Team Sauber Petronas heads for North America where the Canadian Grand Prix in Montreal is Jacques Villeneuve's home race and the first of two further back-to-back races. Willy Rampf (Technical Director): "Montreal is a medium downforce...
Team Sauber Petronas heads for North America where the Canadian Grand Prix in Montreal is Jacques Villeneuve's home race and the first of two further back-to-back races.
Willy Rampf (Technical Director):
"Montreal is a medium downforce circuit, because of the very long straight that runs from the hairpin to the last chicane. You need a car with high-speed poise and good balance, and a high top speed so that you can defend yourself or try to overtake other drivers along the straight."
"You do a lot of running close to the concrete walls on the back section of the circuit, so you need very good balance to give you the confidence to get the lap time."
"They have resurfaced the track since 2004 so we do not really know what to expect with regard to the tyre performance. Normally in Montreal we would go for a fairly soft tyre compound because of all the braking and accelerating that you do and the need for good traction."
"Montreal makes the highest demand on brakes of any circuit on the calendar, so we have to maximise brake cooling and use the highest performance brake materials. It also places high loadings on the engine. Since the ambient temperature can be unpredictable, we also need to have a wide range of engine cooling configurations available."
"Because of the medium downforce configuration we will have a revised aero package with new front and rear wings which we tested first at Le Castellet before Monaco, and again last week at Monza."
"The track offers opportunities for overtaking: on the exit to the hairpin, along the main straight, and under braking for the last chicane. Brake stability and traction are important here, so we look forward to perform well at this race."
Jacques Villeneuve (140 GPs, 5 points 2005):
"Montreal is a special race for me. That's not only because this is my home race so it feels special to come here, but because there are many great aspects to this event. The track is located in a very nice area and the crowd is fantastic."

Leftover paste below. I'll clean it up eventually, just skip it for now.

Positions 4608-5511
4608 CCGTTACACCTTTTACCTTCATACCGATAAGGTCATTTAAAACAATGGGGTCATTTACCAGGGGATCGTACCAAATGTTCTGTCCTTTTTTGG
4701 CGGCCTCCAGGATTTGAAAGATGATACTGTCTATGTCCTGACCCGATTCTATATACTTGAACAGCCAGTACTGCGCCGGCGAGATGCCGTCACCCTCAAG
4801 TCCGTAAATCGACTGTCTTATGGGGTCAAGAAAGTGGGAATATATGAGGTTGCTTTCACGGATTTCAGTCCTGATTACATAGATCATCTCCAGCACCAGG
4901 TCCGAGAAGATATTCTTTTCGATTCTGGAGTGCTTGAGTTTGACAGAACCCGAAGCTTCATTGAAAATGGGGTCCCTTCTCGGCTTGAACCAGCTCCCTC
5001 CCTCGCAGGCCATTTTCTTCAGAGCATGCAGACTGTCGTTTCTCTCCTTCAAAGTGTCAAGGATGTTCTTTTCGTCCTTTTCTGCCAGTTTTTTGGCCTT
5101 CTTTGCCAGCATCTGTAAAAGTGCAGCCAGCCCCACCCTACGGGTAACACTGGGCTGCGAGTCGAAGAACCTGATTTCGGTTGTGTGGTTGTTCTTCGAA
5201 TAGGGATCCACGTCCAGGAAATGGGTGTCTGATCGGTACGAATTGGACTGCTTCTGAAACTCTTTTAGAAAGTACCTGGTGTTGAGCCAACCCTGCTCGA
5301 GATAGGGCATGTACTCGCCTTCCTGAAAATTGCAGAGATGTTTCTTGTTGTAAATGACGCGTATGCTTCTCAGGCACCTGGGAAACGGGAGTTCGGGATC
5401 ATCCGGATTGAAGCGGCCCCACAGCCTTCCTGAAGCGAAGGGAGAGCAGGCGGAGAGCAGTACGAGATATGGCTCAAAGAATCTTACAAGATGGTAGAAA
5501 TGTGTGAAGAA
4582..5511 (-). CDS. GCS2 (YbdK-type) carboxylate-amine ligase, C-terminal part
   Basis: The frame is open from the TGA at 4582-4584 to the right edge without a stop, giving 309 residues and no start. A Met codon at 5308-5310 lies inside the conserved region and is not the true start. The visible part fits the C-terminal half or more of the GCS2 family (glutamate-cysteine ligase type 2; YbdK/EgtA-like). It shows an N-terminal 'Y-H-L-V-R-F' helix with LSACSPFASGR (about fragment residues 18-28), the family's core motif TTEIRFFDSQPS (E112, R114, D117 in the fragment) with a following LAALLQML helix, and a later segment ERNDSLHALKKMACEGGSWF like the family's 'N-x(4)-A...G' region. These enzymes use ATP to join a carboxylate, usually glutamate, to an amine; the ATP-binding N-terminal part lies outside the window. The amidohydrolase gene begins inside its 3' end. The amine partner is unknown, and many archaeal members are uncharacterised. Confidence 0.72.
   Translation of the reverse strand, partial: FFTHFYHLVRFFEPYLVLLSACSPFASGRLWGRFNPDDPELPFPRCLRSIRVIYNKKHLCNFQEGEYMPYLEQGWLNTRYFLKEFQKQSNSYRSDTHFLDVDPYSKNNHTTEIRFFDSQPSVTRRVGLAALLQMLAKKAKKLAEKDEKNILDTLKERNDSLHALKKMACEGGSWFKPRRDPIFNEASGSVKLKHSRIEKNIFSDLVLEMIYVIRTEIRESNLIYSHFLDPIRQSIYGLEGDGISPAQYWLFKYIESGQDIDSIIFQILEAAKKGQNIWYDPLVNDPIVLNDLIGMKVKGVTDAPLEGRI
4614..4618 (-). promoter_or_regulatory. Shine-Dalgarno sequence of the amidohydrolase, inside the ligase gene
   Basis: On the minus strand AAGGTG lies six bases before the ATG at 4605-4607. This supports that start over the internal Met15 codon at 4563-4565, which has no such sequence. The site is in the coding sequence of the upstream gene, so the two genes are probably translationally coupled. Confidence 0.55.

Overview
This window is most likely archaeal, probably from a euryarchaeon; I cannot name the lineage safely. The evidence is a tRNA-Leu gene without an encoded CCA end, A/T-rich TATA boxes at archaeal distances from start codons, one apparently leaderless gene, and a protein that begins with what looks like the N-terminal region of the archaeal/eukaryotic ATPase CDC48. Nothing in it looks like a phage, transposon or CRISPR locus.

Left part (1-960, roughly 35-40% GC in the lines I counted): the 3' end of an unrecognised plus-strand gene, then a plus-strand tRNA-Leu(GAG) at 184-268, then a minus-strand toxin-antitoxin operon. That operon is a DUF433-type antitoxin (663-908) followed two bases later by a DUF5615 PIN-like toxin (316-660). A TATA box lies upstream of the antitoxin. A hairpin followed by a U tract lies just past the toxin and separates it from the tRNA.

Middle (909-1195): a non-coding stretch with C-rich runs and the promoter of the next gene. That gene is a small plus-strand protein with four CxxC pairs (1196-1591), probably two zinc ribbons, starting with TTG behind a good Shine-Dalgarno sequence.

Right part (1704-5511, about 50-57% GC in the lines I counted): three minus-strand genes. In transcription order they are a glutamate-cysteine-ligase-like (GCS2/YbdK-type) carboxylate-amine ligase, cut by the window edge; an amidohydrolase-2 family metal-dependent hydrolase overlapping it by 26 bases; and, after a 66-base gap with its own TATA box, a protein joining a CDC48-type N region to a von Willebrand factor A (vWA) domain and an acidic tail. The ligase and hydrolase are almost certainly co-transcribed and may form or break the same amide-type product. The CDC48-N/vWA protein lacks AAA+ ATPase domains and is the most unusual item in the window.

"The drivers are closer to the fans than at most tracks and it creates such a great atmosphere. The city offers a lot of entertainment and the people are very welcoming. I don't know of anyone coming to Montreal without being literally charmed."
"In terms of racing, the qualifying laps are not so exciting as there aren't any real fast corners, but racing is great because of the many heavy braking areas available around the track, where it is possible to overtake."
"Down the main straight you reach speeds between 330 and 340 km/h but the mid-speed chicane halfway down is a tricky one: You have to carry a lot of speed into this corner and change direction quickly. A lot of drivers have had accidents there, me included!"
"I hope that we will be able to score some points here as we suffered from bad luck in recent races and the team really deserves some good results. I know that my week is going to be very intense but I am very excited about it and look forward to being there."
Felipe Massa (41 GPs, 2 points 2005):
"Montreal is a great city, and I like the track, too. It's quite special and a little bit like Imola. Lots of straights and chicanes. That makes it hard on the brakes, but it means there are overtaking opportunities because of the straights. The secret is being able to get out of the preceding corners well, especially the hairpin."
"It's usually better to try passing somebody down the following straight after getting a good exit, than trying to outbrake them going into that corner. That's only a small chance, if you catch somebody out. I think it should suit our car better than some other circuits, the way that Imola did, so I think we can do well here."